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Former Indian Foreign Secretary JN Dixit
"This visit takes place after the Cold War is over"
 real 28k

Wednesday, 2 February, 2000, 10:42 GMT
Clinton to visit India

The first visit by a US president in 22 years

US President Bill Clinton is to make an historic state visit to India next month - the first by an American president for 22 years.

The White House said in a statement Clinton would travel to South Asia during the week of 20 March, spending five days in India before heading to neighbouring Bangladesh.

I'm going because it's the biggest democracy in the world
President Clinton
"I'm going because it's the biggest democracy in the world and I think we haven't been working with them enough," Mr Clinton said.

"We have an enormous common interest in shaping the future with them."

"The visit of the US president is expected to pave the way for a qualitatively new and closer relationship between the two democracies," an Indian foreign ministry statement said.

Tensions rose during the Kashmir conflict
Relations between India and the United States have warmed in recent months, especially since last year's conflict in Kashmir between India and Pakistan.

It was pressure from the Americans which led to a withdrawal of Pakistan-backed forces from Kargil, in Indian-administered Kashmir.

The recent hijacking of an Indian Airlines plane to Afghanistan has served to further heighten tensions, with India accusing Pakistan of being involved in the hijack.

Mr Clinton has been urging talks between the countries, particularly over the disputed region of Kashmir.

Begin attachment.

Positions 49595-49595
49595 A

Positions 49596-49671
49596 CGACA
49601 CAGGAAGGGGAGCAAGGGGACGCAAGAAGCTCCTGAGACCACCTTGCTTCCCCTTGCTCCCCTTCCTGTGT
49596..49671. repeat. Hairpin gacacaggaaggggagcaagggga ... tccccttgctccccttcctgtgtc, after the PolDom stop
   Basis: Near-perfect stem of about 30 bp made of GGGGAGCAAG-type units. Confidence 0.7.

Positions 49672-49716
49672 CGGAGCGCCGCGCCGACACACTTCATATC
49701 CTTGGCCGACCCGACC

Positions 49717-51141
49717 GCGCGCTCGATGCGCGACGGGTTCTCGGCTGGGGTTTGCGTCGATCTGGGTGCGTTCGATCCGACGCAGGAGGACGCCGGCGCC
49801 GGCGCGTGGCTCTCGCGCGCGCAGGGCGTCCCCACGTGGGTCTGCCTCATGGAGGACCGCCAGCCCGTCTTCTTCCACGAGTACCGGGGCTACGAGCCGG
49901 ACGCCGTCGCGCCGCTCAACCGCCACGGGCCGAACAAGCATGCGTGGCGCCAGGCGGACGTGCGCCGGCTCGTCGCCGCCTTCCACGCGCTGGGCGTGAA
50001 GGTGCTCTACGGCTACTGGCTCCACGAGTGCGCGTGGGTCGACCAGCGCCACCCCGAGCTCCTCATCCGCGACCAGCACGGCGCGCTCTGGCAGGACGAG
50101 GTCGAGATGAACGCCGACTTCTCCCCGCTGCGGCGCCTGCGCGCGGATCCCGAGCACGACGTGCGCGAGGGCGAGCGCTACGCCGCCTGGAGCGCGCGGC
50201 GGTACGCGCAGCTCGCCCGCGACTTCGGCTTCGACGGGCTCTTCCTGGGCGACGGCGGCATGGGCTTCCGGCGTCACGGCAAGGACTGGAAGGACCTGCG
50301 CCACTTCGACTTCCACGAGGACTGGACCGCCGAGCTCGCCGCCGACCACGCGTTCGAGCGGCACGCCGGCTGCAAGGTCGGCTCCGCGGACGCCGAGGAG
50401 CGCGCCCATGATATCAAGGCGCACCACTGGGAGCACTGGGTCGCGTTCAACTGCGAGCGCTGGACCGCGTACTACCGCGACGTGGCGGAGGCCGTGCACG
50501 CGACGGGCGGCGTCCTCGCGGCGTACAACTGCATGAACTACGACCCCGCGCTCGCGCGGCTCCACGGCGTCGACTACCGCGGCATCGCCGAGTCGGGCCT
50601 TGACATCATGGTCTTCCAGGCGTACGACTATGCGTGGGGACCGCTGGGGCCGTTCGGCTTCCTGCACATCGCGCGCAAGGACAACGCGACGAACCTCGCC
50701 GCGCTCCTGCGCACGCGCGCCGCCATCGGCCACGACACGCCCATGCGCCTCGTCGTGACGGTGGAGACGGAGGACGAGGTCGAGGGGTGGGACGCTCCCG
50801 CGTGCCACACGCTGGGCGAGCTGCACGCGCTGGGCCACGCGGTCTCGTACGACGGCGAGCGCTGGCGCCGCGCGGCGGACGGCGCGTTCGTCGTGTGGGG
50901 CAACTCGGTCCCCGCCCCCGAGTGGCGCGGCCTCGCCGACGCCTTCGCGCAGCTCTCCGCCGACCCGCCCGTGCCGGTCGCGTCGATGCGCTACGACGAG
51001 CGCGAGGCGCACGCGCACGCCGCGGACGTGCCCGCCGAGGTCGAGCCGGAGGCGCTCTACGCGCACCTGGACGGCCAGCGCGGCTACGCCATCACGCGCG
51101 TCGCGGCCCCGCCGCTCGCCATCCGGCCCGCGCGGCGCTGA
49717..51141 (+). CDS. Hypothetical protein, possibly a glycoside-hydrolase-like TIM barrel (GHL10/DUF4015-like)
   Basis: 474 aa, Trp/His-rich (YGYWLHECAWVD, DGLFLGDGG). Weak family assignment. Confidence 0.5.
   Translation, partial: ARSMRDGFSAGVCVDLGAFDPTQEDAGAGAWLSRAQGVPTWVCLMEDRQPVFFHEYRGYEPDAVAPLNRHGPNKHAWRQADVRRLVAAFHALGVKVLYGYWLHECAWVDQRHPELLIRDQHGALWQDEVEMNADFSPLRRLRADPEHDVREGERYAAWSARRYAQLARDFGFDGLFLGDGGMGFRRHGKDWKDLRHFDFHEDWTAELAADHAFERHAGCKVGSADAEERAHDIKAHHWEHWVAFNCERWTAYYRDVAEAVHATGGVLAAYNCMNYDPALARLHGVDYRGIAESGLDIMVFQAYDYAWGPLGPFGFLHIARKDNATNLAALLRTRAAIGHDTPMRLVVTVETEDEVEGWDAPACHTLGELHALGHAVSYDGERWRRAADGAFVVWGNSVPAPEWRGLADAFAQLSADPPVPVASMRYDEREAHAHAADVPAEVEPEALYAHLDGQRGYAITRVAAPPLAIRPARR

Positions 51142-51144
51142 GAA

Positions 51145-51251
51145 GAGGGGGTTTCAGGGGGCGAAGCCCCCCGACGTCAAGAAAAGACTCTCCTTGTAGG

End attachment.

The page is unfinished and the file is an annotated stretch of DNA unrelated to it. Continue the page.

US concern over nuclear proliferation
India and the US also agreed recently, to establish a joint working group to counter terrorism.

The president, who is expected to be accompanied by his wife Hillary, is also scheduled to visit Bangladesh. It is not clear whether he will visit Pakistan, given that it is now under military rule.

Nuclear issue

The president's visit to India is likely to focus on long-standing US concerns over nuclear proliferation in the subcontinent.

Washington has long been trying to persuade Delhi to curtail its nuclear weapons and missile programmes and to sign the Comprehensive Test Ban Treaty (CTBT).

India has insisted that it must retain a credible minimum nuclear deterrent.

The nuclear rivalry between India and Pakistan is at the heart of international concern about stability in the region.

Relations between India and the United States deteriorated sharply after the Indian nuclear tests in 1998.

However, following a series of meetings between Indian Foreign Minister Jaswant Singh and US Deputy Secretary of State Strobe Talbott, there are signs of a thaw.

Most of the sanctions imposed on India after the nuclear tests have been lifted.

There has also been significant progress on trade with India lifting trade restrictions on American goods.

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